Employee Relations’ Role in New Hire Onboarding.
The recruitment process is among some of the most complex processes any organization has. It requires deep integration of recruiters with talent management functions, hiring managers, brand marketing functions, candidates, and in some cases with external recruiting agencies. Failure to maintain these relationships across the board often results in misaligned recruiting and poor employee relations. However, that is only part of the story – the recruiting process does not end at landing that great talent, but is rather an ongoing process that begins at sourcing the candidate and ends with a successful onboarding.
To demonstrate just how important onboarding is in our recruiting process, a SHRM study revealed some interesting numbers:
- More than 25 percent of the U.S. population experiences some type of career transition each year.
- In Fortune 500 companies alone, about 500,000 managers take on new roles each year.
- Managers begin new jobs every two to four years.
- Half of all senior outside hires fail within 18 months in a new position.
- Half of all hourly workers leave new jobs within the first 120 days.
The Hefty Cost of Hiring & Losing an Employee
The price we pay for failed onboarding is hefty. Redundant recruiter and interviewer hours, redundant training costs, and redundant external recruiter commissions are just some of the direct costs we endure when hiring an employee. Lost production and efficiency while the position is open, overtime to make up the work, and sometimes even reputation loss, are glaring indirect costs we endure. Failed onboarding is a lose-lose situation for recruiters. So what can we do defeat the statistics?
1. Employee Engagement & Relations with Candidates Doesn’t Stop at Hiring
Throwing new employees into a hiring manager’s hands and forgetting about them makes everyone feel the entire process is mechanic and impersonal. Onboarding is an integral element of the hiring process. Don’t stop your engagement when you have delivered the goods. We all praise those suppliers that keep in touch with us and ask our opinion after we purchased their product. Be one of them. Think of it as a long term investment on retention.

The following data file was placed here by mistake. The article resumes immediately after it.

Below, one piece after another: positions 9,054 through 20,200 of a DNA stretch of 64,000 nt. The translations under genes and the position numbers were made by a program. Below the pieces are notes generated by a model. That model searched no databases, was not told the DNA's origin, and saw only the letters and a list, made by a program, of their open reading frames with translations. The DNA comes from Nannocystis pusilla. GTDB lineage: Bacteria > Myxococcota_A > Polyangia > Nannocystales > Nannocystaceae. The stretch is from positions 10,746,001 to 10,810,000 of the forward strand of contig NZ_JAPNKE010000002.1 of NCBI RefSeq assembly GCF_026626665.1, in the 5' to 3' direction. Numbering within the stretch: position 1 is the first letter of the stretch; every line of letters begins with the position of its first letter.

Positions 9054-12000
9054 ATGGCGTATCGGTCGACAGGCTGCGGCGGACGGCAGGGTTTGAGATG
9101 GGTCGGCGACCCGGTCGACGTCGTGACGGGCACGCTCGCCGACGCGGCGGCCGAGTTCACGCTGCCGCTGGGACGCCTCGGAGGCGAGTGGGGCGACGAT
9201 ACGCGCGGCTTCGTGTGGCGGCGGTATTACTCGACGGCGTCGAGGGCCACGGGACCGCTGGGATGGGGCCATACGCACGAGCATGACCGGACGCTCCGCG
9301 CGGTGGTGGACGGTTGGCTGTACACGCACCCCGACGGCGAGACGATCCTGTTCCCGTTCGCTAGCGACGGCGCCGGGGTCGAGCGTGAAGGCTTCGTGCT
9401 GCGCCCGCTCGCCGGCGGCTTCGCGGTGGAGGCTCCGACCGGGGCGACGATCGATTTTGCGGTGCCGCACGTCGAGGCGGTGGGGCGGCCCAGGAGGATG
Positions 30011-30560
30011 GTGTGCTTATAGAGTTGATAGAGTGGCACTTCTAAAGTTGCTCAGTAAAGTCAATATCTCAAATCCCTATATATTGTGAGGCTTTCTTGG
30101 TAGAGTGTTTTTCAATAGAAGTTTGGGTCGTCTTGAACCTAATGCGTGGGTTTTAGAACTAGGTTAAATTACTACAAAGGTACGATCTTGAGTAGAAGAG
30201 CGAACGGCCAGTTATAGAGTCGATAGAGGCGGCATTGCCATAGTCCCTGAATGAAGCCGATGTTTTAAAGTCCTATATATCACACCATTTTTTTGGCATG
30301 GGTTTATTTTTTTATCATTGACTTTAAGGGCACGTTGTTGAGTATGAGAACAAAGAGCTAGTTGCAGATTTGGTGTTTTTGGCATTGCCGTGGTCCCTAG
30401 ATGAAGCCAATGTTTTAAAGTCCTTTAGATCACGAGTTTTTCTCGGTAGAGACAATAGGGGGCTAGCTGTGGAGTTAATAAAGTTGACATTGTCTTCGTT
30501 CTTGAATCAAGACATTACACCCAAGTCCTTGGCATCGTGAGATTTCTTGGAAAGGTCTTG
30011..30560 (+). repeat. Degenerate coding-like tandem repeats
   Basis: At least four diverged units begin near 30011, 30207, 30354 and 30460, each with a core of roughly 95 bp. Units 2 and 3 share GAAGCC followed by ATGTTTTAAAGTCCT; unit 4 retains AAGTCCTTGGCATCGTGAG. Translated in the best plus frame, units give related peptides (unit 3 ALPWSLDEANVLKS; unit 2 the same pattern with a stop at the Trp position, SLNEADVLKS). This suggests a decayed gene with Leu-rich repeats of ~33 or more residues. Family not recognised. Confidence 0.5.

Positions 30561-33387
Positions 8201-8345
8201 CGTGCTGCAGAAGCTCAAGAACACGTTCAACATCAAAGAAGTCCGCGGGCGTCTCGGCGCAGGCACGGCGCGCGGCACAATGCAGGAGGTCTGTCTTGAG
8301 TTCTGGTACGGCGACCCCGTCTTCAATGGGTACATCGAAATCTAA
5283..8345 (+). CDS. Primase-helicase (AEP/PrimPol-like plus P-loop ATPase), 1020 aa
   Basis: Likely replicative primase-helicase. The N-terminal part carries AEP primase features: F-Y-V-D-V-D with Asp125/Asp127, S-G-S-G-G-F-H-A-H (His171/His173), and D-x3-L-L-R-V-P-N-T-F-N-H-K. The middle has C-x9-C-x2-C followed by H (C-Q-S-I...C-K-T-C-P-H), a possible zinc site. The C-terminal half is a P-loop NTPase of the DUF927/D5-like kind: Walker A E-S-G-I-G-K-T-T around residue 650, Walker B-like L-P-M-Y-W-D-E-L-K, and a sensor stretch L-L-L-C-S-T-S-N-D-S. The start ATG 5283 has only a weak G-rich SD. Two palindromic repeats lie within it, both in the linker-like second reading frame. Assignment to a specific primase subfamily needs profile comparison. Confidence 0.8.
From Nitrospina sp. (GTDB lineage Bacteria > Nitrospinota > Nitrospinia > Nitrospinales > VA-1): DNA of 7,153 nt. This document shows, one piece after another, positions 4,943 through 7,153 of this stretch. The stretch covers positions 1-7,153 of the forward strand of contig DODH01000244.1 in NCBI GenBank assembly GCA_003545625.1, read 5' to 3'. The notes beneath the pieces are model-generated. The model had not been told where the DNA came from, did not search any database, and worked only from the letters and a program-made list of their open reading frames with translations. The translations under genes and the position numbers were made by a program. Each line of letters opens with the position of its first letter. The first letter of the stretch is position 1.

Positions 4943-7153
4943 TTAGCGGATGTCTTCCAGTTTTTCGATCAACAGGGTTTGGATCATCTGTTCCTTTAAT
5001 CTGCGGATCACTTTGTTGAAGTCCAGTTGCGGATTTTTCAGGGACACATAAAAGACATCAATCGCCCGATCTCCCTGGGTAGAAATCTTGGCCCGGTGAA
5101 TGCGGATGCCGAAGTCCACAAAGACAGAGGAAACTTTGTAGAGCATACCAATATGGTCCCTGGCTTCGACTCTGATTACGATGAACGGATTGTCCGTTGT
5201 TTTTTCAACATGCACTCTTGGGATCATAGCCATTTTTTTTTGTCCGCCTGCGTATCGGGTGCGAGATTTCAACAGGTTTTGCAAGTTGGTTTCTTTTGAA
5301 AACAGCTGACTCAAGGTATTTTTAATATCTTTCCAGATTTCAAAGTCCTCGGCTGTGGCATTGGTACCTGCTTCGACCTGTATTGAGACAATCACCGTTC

2. Get Constant Feedback from Hiring Managers
You have to remember who your customers are. It is key that you maintain an open line of communication with managers you are hiring for, before the hire and during onboarding. What are their pains, what they liked or did not like about previous hires, and what are their expectations from you and the candidates. The hiring managers will give you an indication of the level of involvement they expect from you, but don’t be shy about testing those limits. Make it clear your involvement is beneficial for them. Being engaged in the onboarding process will give you a lot of information about what it takes to make a great future hire and further help employee relations
3. Tangible Data Helps you Make Better Decisions
A great way for you to monitor and engage with new hires and managers is through data. You want to hear opinions and feelings, but you also need tangible data to back those up. Surveying new hires’ engagement levels, collaboration, social integration, and satisfaction is crucial during the first year. Do that at the latest 30 days after the hire, and then once again every 30 or 60 days. If you managed to improve the onboarding process and use it to make better hires in the future, you have created significant value already.
Communication Enhances Performance
Onboarding is an important part of the recruitment process and you should invest just as many resources into it as you invest into sourcing and hiring candidates. Successful onboarding has a significant positive effect on financial and operational performance. Don’t underestimate your ability to boost performance through better communication with managers and new hires. Don’t forget the long term advantages of having good relationships with employees and managers for yourself and the other HR functions.